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Child care - what are my options?

10-minute read

Key facts

  • Child care is a range of care options for kids up to 12 years old, such as family day care, centre-based care or babysitters.
  • Family day care is given in approved homes and offers smaller groups and flexible hours.
  • Centre-based care is given in dedicated facilities and provide structured programs for preschool and school-aged children.
  • Consider staff qualifications, cost and adult-to-child ratios when choosing child care.
  • There is a Child Care Subsidy to help families cover the cost of approved child care.

What is child care?

The term 'child care' covers a wide range of informal and formal care options for children from birth to 12 years of age:

  • Family day care is when your child is cared for in the home of an registered educator. Benefits include smaller groups and flexible hours in a home-like environment.
  • Centre-based care offers child care from birth to school-aged children, during the day and outside of school hours. It usually takes place in a dedicated child care centre. Short- or long-day care may be available, as well as occasional and holiday care.
  • Informal child care may be given by family members or friends, a neighbour or someone who isn't related, such as babysitters or nannies.

Many families use a mix of formal and informal care. This can help families:

  • when work hours and care hours don't match
  • if you need an evening out
  • during unexpected times such as illness or an emergency

Occasional care, in-home care, creches, mobile services and some school holiday care programs are not regulated under the National Quality Framework.

How do I choose a child care provider?

When choosing a provider you should consider these important features:

  • Qualifications — Do the staff have appropriate experience, qualifications and accreditation (if required)?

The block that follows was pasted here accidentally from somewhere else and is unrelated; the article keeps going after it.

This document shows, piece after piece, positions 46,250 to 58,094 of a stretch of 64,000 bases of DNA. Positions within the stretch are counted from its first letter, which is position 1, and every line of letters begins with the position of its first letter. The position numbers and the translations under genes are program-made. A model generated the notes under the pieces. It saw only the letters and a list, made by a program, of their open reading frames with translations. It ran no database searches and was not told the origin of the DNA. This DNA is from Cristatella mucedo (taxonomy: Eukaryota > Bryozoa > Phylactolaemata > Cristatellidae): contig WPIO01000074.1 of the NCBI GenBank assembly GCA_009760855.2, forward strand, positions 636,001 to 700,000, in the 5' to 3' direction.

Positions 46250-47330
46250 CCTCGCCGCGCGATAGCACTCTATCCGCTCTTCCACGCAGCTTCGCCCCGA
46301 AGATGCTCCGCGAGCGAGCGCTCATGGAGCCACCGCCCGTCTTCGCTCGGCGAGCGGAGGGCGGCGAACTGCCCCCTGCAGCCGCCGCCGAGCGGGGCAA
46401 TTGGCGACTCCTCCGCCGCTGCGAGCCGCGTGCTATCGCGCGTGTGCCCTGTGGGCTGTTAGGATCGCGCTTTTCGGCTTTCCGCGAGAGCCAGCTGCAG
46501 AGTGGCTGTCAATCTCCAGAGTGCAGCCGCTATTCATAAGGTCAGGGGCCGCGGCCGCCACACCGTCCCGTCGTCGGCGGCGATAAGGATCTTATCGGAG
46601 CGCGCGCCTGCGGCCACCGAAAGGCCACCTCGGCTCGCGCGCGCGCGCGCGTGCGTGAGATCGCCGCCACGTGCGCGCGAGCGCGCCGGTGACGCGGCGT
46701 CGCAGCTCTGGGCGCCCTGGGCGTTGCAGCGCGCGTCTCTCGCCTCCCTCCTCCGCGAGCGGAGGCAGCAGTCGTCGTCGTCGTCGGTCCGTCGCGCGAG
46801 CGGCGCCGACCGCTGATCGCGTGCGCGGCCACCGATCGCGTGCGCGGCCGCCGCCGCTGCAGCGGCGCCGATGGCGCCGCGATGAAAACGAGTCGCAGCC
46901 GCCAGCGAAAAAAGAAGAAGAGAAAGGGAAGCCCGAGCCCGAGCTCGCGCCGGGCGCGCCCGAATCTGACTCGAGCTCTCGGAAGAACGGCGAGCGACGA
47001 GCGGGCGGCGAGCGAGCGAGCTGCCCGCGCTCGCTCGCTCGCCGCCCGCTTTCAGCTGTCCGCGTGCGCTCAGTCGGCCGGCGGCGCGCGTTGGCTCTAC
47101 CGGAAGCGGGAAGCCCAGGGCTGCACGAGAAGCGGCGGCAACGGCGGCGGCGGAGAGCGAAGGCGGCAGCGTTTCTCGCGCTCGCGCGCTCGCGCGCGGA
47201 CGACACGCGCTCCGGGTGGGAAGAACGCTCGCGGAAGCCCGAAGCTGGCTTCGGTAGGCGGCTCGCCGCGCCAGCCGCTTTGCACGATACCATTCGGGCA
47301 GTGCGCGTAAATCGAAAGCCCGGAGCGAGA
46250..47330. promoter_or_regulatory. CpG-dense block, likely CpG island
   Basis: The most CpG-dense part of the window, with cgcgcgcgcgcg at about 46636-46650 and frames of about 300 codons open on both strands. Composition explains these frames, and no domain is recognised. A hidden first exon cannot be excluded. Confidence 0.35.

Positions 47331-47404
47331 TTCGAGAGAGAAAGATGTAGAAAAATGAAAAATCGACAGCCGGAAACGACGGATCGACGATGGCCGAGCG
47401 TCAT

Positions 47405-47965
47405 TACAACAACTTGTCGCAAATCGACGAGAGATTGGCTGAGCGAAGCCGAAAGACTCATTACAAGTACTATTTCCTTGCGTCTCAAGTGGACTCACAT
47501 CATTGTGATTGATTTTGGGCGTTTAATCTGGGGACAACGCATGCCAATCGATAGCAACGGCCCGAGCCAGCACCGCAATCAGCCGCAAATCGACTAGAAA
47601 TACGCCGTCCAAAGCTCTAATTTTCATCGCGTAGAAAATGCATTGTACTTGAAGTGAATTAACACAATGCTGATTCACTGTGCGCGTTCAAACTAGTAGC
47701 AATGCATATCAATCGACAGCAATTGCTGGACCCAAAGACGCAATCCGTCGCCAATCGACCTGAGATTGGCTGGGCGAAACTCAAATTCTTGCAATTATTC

• Location — Is it close to home or to work, school public transport or parking?
  • Cost and affordability — What are the daily or weekly costs, as well as any extra expenses, and subsidies you may be able to access?
  • Educational — What are the learning activities and educational outcomes?
  • Ratios — What is the adult-to-child ratio and group sizes — more adults and smaller groups should mean your child gets more attention.
  • Flexibility — Do they have flexible hours?
  • Accessibility — Do you need assistance for children with disabilities?

You should be able to arrange a visit to centres and meet the staff.

The educator should be either accredited or registered. This means they have met national standards to work with children which are monitored by the Australian Children's Education & Care Quality Authority. Different states and territories may have different requirements, so you should check what is expected where you live.

How do I choose a babysitter, nanny or au pair?

A babysitter, nanny or au pair, is someone who is paid to look after your children — usually in your home. This type of service is not regulated. Choosing the right person will mean you can be confident your children will be well cared for when you go out.